Questions Answered!

Q    What is the first, second and third person in writing?

A   These are your choices for the voice, or viewpoint for your narrator to tell the story.

First person is the “I” voice, allowing the narrator to tell only what he sees or

experiences. He cannot get into the heads of the other characters. It’s

traditionally used in detective stories.

Second person narrators use the “you” voice in two possible ways. They address

the reader and encourage him to imagine himself a character in the story.

Alternatively the narrator speaking in the second person “you” is substituting for

“I”, but is distancing himself, his ego and his emotions. Second-person narration

is uncommon, but striking.

Stories written in the third person provide an omniscient narrator who can

describe everything, get into the head of any and all characters. He is not a

character himself.

A story need not restrict itself to one voice throughout. Often different chapters

are presented in different voices.

Q    When is the best time of day to write?

A    There is no right answer to this. You will discover your own best time.

Some writers choose early morning, before the world wakes up, when an

uninterrupted hour beckons. The light is growing brighter and thoughts are

uncensored. For others, inspiration strikes while they are walking the dog, or

heading to work. Have your phone or other device with you to record thoughts,

or words. Public transit passengers can scribble in a notebook on the way to

work. Fifteen minutes during your break, or at lunch, or in a coffee shop is enough

time to write a page or two. Night owls are prolific. Thoughts they’ve nursed all day 

now bloom, flourish, and grow into paragraphs. You’ll find your time.

Q Do you find music helps you concentrate?

A I tend to focus pretty well when I’m on a roll writing on my screen. But I do find

that some background music or other sounds can help. I use Coffitivity. It’s a website

that plays the background sounds of coffee shops and offers different moods or

times of day - the lunchtime crowd, or the lower notes of evening, or more excited

tones of morning for example. It makes me think other people are around me and

keeps me at my task. will get you there.

Q Do you find writing in a cafe stimulating?

A Yes I do, although I know it’s not for everyone. I don’t use coffee shops much

these days (for a great simulation see Coffitivity above), except when I’m away from

home. I once spent four weeks in Florence and almost every day spent a couple of

hours at the local coffee place. It moved my novel on at a terrific pace – and the

environment was just as terrific.

Q Do you find alcohol helps stimulate your creativity or calms your mind to focus?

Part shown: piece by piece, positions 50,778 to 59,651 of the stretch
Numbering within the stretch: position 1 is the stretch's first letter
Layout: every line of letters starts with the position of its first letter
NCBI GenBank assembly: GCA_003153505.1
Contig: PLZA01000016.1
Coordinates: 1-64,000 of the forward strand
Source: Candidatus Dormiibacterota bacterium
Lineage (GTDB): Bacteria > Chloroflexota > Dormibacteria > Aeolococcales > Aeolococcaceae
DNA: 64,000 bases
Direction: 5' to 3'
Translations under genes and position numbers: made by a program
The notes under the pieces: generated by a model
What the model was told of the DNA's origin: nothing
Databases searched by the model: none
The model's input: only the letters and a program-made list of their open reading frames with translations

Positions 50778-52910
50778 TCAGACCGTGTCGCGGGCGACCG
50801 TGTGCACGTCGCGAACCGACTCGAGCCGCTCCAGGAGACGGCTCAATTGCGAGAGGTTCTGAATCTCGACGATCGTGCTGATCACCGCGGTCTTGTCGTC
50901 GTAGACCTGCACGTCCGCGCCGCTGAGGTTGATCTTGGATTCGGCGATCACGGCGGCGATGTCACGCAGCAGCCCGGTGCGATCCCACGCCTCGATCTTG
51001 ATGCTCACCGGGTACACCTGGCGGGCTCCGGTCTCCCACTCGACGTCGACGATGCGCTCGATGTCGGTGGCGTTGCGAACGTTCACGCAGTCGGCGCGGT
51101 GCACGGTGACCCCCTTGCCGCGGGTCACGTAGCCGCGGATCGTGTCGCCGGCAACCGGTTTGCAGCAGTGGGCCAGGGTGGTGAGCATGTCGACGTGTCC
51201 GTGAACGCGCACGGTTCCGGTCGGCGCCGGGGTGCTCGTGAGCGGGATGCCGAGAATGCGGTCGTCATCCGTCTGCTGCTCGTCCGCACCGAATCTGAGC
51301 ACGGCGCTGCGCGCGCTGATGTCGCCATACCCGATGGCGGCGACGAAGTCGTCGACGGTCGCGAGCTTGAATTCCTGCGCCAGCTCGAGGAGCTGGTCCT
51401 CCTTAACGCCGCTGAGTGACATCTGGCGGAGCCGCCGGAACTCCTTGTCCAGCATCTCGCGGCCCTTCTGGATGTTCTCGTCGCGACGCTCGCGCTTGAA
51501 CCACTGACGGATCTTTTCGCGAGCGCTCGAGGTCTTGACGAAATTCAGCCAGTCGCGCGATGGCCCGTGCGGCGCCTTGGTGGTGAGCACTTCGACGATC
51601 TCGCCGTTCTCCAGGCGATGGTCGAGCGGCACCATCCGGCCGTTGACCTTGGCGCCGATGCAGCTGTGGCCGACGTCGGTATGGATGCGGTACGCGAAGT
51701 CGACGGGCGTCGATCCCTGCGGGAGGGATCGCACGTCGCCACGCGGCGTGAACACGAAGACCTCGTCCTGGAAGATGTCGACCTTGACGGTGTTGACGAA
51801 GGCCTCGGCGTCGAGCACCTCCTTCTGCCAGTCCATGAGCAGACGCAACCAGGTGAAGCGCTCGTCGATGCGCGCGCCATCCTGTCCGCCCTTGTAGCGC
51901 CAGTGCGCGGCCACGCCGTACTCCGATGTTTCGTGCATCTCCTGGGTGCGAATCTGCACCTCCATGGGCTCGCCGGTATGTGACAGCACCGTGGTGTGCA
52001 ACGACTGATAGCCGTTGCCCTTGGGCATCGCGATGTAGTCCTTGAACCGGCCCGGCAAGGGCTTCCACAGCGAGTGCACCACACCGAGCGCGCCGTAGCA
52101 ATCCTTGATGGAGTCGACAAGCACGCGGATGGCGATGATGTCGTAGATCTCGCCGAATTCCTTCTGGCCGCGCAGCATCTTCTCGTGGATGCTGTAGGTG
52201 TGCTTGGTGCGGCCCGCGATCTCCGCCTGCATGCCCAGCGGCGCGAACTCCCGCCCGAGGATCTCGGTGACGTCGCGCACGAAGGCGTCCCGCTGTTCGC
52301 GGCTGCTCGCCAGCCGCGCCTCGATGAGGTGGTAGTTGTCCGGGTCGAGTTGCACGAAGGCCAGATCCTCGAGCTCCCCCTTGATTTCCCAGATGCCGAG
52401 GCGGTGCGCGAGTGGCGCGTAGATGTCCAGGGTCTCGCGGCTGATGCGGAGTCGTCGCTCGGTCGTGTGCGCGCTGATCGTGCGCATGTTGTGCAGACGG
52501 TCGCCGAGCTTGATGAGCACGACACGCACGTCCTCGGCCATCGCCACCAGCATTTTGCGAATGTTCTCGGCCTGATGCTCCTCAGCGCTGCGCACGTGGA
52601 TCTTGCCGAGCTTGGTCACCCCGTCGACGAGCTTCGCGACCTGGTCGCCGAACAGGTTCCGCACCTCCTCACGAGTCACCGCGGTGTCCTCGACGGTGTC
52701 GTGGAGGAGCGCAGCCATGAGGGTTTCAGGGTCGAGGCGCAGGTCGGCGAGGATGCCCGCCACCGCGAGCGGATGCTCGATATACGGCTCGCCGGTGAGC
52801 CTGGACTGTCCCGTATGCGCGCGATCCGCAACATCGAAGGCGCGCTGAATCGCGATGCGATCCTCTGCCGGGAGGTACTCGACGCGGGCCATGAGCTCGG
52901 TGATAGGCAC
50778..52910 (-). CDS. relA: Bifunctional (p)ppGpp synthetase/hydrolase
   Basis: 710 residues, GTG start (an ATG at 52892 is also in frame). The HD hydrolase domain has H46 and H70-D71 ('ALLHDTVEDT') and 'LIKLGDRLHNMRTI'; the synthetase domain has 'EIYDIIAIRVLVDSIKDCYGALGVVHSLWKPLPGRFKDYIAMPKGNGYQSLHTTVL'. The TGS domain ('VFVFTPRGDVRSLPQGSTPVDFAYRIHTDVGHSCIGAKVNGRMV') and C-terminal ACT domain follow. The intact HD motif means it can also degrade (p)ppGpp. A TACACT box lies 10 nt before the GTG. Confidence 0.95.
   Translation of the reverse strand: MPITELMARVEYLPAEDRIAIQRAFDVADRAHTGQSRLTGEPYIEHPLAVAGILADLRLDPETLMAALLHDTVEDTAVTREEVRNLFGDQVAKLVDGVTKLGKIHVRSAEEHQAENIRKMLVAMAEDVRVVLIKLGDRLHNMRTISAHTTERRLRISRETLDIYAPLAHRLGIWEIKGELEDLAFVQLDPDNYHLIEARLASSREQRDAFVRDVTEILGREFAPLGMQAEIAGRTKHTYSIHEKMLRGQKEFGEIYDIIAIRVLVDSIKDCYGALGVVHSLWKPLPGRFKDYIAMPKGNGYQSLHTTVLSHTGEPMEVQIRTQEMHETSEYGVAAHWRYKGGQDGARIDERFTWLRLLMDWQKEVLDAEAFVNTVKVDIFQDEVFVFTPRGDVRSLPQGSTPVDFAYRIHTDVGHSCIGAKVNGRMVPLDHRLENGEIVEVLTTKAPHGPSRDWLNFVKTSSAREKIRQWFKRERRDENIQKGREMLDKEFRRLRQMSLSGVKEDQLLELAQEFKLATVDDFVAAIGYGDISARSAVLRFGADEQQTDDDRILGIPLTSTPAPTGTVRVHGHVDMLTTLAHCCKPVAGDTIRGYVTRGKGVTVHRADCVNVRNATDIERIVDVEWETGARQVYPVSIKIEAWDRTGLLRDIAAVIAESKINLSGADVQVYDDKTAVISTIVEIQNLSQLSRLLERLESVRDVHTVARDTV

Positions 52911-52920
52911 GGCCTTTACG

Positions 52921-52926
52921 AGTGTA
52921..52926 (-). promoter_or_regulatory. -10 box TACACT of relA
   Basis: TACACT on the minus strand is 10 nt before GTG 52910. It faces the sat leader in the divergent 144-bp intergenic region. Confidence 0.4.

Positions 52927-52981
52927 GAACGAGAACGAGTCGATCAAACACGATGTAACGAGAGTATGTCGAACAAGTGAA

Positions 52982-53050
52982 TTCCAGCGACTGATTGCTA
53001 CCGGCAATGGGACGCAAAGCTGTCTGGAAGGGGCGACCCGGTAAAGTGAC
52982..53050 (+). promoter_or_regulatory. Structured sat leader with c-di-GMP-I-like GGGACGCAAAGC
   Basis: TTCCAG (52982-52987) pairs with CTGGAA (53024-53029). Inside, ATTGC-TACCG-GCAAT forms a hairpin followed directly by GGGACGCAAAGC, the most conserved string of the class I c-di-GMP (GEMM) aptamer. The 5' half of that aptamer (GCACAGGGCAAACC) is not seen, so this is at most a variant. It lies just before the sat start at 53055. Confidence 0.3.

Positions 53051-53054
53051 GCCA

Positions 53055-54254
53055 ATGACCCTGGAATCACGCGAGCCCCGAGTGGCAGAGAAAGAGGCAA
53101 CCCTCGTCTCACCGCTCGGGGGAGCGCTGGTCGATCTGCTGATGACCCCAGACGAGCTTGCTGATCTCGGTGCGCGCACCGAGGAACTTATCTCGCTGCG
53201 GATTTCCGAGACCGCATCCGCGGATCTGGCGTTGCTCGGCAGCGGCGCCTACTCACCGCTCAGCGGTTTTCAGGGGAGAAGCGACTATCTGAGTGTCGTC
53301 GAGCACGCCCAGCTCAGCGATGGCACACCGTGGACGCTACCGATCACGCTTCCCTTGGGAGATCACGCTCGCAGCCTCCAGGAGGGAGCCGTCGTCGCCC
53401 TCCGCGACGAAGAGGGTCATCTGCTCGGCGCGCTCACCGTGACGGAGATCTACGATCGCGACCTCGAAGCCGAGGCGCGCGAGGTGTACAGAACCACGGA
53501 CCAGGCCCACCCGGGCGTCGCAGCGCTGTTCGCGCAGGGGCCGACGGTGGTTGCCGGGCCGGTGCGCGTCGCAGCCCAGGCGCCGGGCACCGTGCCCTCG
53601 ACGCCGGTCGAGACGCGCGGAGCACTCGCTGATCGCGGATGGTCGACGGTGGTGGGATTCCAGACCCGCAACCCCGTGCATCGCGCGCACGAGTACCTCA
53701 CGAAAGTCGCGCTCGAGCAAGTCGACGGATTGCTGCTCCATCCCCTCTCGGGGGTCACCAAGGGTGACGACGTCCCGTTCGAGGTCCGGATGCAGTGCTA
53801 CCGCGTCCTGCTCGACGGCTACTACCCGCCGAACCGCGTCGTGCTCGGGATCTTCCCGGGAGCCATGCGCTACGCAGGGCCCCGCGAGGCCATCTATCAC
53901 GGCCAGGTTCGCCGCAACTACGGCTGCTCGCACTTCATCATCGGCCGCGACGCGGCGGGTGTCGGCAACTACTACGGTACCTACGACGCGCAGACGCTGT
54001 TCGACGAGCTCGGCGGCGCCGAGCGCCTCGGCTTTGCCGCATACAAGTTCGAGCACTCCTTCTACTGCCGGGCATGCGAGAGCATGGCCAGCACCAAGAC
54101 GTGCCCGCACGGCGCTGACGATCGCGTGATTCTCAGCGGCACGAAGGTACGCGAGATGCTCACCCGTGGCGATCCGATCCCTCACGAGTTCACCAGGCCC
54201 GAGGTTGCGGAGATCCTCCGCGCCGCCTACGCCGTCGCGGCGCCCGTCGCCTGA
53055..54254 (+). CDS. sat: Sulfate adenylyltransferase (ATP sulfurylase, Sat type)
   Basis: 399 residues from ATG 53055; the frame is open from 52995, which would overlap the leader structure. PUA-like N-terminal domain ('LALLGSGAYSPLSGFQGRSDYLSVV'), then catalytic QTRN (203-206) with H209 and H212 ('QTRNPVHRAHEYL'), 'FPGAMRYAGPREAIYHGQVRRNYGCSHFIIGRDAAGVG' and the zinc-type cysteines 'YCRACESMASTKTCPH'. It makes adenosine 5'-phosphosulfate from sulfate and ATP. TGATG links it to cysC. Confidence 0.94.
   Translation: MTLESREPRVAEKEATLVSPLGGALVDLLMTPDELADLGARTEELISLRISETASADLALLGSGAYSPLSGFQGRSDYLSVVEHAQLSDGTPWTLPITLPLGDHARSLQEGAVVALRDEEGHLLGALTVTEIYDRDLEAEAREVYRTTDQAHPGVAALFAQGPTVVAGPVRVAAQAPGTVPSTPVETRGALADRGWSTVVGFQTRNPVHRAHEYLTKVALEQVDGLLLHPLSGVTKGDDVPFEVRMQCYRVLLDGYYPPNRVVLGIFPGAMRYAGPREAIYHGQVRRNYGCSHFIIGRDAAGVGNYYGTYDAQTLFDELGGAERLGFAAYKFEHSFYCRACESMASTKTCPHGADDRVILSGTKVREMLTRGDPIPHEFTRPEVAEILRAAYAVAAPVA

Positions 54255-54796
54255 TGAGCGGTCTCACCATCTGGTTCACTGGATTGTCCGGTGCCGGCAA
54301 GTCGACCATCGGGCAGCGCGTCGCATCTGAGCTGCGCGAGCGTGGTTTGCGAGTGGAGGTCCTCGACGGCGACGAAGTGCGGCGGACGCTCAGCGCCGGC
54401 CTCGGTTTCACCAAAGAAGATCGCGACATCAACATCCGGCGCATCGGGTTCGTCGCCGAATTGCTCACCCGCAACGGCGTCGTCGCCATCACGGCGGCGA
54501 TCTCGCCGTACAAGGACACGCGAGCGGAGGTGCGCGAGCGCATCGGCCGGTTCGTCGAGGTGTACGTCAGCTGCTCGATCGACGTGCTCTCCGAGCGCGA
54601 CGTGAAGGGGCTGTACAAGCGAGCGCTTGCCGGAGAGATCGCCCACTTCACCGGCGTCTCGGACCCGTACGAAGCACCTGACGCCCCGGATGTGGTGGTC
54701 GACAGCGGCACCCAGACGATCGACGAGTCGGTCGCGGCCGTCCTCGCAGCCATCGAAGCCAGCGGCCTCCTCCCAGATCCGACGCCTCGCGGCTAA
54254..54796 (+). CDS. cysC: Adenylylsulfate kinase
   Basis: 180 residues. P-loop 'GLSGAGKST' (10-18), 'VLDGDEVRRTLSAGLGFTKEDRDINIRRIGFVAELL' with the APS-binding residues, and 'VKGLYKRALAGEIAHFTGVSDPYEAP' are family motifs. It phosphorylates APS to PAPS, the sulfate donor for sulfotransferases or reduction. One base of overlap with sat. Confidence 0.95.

A “Write drunk, edit sober,” is a maxim attributed to Ernest Hemingway, a well-

known drinker, and an even better-known writer. Seems, though, that even

Hemingway didn’t follow that line of thought, since he usually wrote in the morning

and didn’t start drinking until the afternoon. The point is that drinking and writing may

seem to go well together, until you read what you’ve written the next day. Don’t drink

and drive. Don’t drink and write. Drink and read by all means as you wish. Writing is

a serious business. Your head needs to be clear, and your creativity needs to be

flowing much more than the booze.

Q How many words are there on a page of a book?

A There are 250-300 words per page in a book. The word count varies with the

typography and font size the writer uses in the text. Smaller font sizes give room for

more words while bigger fonts take up more space.

Typically, a novel’s word count ranges from 50,000 to 100,000 words or approximately

150 to 350 pages.

Q What are some of the habits of successful writers?

A Read, read, read. Try to read every day. It will enrich your vocabulary and you will get

more ideas for your writing. Be sure to diversify your reading material.

Write, write, write. Develop a daily writing habit. Set aside time to free-write 200 words a

day, approx. 15 to 20 minutes. It will allow you to get your thoughts on paper without

worrying about grammar and punctuation. Keep a journal.This is different from 

the daily 200 words. Journaling is writing about yourself, your goals and motivations. 

Learn about writing.Take free on-line writing courses.Take in-person workshops and courses.

Carry a small notebook with you at all times to jot down ideas or phrases wherever you

are. Imitate writers you admire by discovering their style and trying to emulate it until you

develop your own. Make story/plot outlines. It is important to have a solid plan in mind before sitting down

to write. A simple framework may be enough. Share your writing with others. Join a Writers’ Group or start one. 

Get honest feedback. It is the only way to learn and improve. Don’t give up. Accept that 1st drafts always need work.

Two of the best books on writing are:

Stephen King / On Writing

Everybody Writes by Ann Handley